Development Hell: The NXT Story, penned by former Power Slam scribe and WhatCulture’s own Michael Sidgwick, chronicles the history of WWE’s NXT brand.
NXT drew universal critical acclaim for its fan service fusion of old-school booking philosophies and progressive body of in-ring work - but the road to critical acclaim was arduous. When WWE destroyed its territorial and mainstream competition, the monolith also annihilated the talent pool. Replenishing it was an unenviable task made all the more difficult by a blasé and counterproductive attitude and a curiously myopic direction.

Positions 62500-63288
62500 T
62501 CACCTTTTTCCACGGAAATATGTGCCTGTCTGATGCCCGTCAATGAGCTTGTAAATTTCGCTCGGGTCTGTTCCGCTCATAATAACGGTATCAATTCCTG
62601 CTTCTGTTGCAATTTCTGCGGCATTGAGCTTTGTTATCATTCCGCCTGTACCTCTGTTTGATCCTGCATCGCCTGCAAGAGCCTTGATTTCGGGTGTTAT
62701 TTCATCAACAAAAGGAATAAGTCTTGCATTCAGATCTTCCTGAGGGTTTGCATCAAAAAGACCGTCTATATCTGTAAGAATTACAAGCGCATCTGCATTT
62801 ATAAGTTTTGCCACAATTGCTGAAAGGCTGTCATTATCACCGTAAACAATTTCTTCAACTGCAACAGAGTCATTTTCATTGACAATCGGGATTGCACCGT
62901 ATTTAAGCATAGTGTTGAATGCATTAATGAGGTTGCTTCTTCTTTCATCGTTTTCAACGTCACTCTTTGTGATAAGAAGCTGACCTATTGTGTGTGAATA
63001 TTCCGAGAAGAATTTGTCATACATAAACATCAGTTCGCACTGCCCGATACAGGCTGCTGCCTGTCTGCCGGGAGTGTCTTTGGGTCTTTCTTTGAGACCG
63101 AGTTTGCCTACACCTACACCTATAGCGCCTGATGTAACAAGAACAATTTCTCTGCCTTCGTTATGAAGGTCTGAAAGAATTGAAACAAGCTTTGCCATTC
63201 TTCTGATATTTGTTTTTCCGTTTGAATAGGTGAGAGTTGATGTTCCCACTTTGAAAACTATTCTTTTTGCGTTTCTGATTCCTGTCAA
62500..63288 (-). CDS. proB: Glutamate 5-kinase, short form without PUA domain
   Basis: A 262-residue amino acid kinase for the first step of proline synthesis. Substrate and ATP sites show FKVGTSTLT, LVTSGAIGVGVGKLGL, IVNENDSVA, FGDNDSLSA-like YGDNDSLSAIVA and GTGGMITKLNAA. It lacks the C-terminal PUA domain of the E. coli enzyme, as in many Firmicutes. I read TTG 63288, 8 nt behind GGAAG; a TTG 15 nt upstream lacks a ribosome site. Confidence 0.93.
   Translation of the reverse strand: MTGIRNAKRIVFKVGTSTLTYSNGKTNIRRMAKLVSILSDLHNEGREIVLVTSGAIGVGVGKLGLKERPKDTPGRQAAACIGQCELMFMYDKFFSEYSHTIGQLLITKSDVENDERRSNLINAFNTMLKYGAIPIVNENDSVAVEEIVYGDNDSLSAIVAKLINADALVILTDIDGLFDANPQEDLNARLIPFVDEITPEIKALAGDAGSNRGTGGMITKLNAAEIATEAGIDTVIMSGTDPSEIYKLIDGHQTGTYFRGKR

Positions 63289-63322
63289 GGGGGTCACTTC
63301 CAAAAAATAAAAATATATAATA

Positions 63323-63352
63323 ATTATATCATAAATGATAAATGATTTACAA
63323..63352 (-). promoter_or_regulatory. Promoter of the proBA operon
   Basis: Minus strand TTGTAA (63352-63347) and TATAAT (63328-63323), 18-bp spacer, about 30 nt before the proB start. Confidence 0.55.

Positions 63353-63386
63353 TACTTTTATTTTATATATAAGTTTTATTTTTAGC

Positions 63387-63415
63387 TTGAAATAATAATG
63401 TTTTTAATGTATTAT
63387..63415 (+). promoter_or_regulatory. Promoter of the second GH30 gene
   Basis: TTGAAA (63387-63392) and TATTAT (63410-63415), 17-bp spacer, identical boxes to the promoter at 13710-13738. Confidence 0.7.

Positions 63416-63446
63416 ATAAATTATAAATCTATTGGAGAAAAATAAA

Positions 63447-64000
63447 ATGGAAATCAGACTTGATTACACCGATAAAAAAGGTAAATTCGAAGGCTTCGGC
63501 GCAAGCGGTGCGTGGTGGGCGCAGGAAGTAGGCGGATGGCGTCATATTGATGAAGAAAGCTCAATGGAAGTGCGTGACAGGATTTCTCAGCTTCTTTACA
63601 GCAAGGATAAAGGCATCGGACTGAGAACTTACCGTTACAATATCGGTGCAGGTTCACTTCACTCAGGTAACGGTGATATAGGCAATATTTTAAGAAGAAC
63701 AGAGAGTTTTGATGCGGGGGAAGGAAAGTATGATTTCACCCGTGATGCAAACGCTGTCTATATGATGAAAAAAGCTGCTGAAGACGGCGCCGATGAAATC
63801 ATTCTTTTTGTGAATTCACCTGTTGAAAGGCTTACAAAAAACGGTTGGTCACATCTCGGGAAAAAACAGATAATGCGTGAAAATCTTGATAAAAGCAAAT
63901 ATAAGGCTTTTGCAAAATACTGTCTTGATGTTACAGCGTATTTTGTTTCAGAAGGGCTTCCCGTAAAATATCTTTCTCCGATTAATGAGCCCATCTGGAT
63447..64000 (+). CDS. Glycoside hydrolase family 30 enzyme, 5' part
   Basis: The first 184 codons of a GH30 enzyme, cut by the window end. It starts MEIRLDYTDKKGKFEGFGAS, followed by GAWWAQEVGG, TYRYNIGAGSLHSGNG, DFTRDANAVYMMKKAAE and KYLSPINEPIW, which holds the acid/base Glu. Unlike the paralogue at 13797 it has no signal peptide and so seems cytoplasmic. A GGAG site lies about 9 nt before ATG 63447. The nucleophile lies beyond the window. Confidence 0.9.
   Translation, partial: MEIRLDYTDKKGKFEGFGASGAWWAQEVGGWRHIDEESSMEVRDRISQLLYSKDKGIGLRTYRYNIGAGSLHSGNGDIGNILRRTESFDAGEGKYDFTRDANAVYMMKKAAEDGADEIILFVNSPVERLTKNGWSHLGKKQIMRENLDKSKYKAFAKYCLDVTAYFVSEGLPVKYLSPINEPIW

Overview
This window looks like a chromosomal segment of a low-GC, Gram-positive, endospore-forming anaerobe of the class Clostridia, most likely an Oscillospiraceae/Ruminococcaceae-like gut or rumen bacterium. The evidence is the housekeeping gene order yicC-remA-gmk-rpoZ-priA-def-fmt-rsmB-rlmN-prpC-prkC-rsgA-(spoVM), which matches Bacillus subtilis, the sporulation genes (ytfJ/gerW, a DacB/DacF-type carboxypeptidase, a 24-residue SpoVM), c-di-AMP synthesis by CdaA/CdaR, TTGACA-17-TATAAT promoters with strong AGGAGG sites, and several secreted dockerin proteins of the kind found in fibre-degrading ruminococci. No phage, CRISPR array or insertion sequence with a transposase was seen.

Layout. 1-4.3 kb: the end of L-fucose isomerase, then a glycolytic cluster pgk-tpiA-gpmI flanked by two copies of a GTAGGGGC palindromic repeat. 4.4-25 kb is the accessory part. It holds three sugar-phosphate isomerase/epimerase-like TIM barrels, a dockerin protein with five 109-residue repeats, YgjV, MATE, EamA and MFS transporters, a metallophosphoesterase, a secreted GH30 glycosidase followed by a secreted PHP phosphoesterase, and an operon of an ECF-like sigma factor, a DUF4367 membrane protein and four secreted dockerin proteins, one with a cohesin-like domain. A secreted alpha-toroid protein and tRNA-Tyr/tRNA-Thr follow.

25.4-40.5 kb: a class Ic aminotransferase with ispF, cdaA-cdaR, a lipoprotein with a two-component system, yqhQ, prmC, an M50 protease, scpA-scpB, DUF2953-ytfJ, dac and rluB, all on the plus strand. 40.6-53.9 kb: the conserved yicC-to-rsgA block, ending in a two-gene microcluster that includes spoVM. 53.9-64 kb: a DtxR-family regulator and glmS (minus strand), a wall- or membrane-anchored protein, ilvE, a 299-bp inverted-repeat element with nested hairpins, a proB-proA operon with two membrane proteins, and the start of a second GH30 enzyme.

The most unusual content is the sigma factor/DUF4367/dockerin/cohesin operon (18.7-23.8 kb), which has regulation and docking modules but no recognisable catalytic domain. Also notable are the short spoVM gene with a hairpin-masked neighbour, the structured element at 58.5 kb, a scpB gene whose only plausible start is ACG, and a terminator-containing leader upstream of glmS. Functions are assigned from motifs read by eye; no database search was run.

All of which is documented in a book covering the inauspicious beginnings of the dusty Stamford Farm warehouse and the murmurings of Memphis Power Pro, the halcyon days of Ohio Valley Wrestling, the infamous disaster of Deep South Wrestling and the literal lunacy that was Florida Championship Wrestling.
The roots of the NXT triumph were toxic - malnourished by middle mismanagement, obliviousness, and physical abuse…
This is a tale of fluffy ducks, jelly doughnuts, physical
abuse, inexplicable budgets - and of how WWE grasped
the elusive concept of critical acclaim.